Women were eligible for labour observation if they were over 16 years of age and admitted for childbirth, and not transferred to another hospital or taken straight to the operating theatre (as the purpose was to examined care provided during labour and birth). Eligible women were provided with information about the observation and recruited if they provided verbal and written informed consent.

For the qualitative interviews, women and maternity care providers were purposively recruited. Women were recruited from facility postnatal wards, the day after birth. Researchers approached women, provided information about the study face-to-face with potential participants and asked them if they were interested in participating. Women were eligible if they were over 16 years of age and had recently given birth in one of these five facilities. Maternity care providers including midwives, nurses, doctors (obstetrician and gynaecology doctors), community health workers (CHWs) and Health Extension Officers (HEOs), were also informed about the study via face-to-face discussions and invited to participate. In PNG, CHWs complete two years of training and are specifically trained to work in rural areas. HEOs undertake a four-year training program and have skills in clinical and administrative practice. Both CHWs and HEOS, can provide antenatal, intrapartum and postnatal care. For the purposes of this study, maternity care providers referred to any health workers (midwives, doctors, nurses, CHWs, HEOs) providing labour and birth care to women during the labour observation period. All participants that were approached agreed to take part and no participants dropped out. Women and maternity providers who were observed during labour observations were not the same as those interviewed.

Study coordination and data collection

Data collection methods included facility audits, labour observations and interviews with women and maternity care providers. Data collection took place between September 2019 and February 2020. A facility audit tool (Supplementary 1) was developed to assess the quality of maternal and newborn care drawing on existing validated tools [38, 39], clinical guides [15] and frameworks [6, 19]. The audit tool was piloted in health facilities in East New Britain, discussed with health workers and refined following multiple rounds of testing and dialogue. Audits reviewed items relevant to newborn care including hospital layout and utilities, workforce and rostering, availability of protocols and guidelines, auditing practices and medicines and equipment availability. Facility audits were conducted by trained research officers in each of the five health facilities, with information clarified with Officers in Charge (senior management staff) where needed.

Labour observations were conducted in four of the five facilities using a bespoke observation tool adapted from validated tools [40,41,42,43] to observe labour, birth and immediate postnatal care (Supplementary 2). The fifth site, a community health post, was excluded from labour observations as no births had taken place at that site in the 18 months prior to data collection. We still included the community health post in the facility audit as the PNG National Department of Health recognises community health posts as facilities capable of providing childbirth services [44]. Observations were conducted between 7 am and 6 pm by female researchers who continuously observed women during labour and birth, until one hour postpartum. These female researchers had relevant clinical backgrounds and received two weeks of targeted training before data collection. Researchers were instructed to only observe care practices and not to assist with the care of the women, however, they were advised to call for midwifery or medical assistance if needed. Research officers collected facility audit and labour observation data using REDCap [45] software installed on electronic tablets.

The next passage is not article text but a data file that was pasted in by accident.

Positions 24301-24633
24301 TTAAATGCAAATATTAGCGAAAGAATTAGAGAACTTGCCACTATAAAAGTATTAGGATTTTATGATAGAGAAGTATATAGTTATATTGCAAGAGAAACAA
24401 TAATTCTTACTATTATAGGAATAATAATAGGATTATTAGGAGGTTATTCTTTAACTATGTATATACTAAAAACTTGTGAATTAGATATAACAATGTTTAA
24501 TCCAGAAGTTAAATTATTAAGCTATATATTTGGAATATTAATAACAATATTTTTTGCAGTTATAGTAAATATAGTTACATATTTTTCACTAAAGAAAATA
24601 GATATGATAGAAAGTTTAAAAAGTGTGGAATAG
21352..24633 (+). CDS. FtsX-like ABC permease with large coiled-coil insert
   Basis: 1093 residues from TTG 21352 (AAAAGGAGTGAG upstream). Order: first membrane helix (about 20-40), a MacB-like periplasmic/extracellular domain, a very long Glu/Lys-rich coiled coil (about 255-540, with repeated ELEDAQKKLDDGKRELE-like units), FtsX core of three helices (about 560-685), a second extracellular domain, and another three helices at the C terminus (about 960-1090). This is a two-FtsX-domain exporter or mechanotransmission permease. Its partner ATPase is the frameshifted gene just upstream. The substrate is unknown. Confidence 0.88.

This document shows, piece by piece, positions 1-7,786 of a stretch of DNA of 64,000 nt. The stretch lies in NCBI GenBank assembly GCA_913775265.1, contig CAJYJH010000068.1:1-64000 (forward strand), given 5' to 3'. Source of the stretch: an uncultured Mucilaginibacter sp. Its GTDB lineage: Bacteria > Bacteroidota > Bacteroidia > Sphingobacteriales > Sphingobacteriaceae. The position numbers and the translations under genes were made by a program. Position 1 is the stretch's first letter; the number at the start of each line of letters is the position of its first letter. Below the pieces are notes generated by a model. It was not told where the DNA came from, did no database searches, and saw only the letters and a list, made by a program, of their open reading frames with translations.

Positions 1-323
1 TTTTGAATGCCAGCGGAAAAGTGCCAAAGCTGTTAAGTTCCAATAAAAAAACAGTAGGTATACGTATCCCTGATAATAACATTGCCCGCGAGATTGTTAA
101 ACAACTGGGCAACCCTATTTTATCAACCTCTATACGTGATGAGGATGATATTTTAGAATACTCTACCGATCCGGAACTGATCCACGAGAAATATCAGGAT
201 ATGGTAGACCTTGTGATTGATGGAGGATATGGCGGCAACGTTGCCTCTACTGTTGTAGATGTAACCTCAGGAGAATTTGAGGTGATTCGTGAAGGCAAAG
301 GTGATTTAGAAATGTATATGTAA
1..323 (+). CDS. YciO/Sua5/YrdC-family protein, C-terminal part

Individual face-to-face interviews were conducted with women and care providers to gain an in-depth understanding of newborn care practices. Interviews were conducted by experienced researchers (PM, RS, PH, DK) in the participant’s preferred languages using semi-structured interview guides (Supplementary 3) – generally in English for maternity providers, and Tok Pisin (national language ‘Pidgin’ spoken throughout PNG) or Tok Ples (local languages) for women. Interview guides were piloted with community members and health providers prior to data collection. The pilot process involved multiple rounds of testing and dialogue with both interviewers and interviewees to ensure appropriateness of questions and responses elicited. Interviews generally lasted between 30 to 60 minutes and were conducted in quiet, private locations away from the maternity wards, such as in a private room in the health facility or under a tree outside. Interviews were transcribed verbatim into Tok Pisin and then English to ensure accurate translation of meaning.

Data analysis

Facility audit and labour observation data were extracted from REDCap software into Microsoft Excel spreadsheets for descriptive analysis using StataSE 15 software [46]. Univariate analyses were conducted using variables from facility audit and labour observation data. Variables included facility characteristics, utilities, medicines, equipment, supplies and newborn care practices. For example, facility characteristics included variables, such as, labour ward, special care nursery, postnatal ward, whilst utilities included hygiene and sanitation and power supply among other variables. Labour observation data included babies being immediately dried and placed on their mother’s chest after birth, delayed cord clamping, and early breastfeeding initiation. Audit data was cross-checked and validated with local clinicians (PW and DB). Results are presented as percentages and grouped into three categories: i) Green – high coverage (≥80%), ii) Orange – moderate coverage (60–80%), and iii) Red – poor coverage (≤60%) (Tables 2 and 3).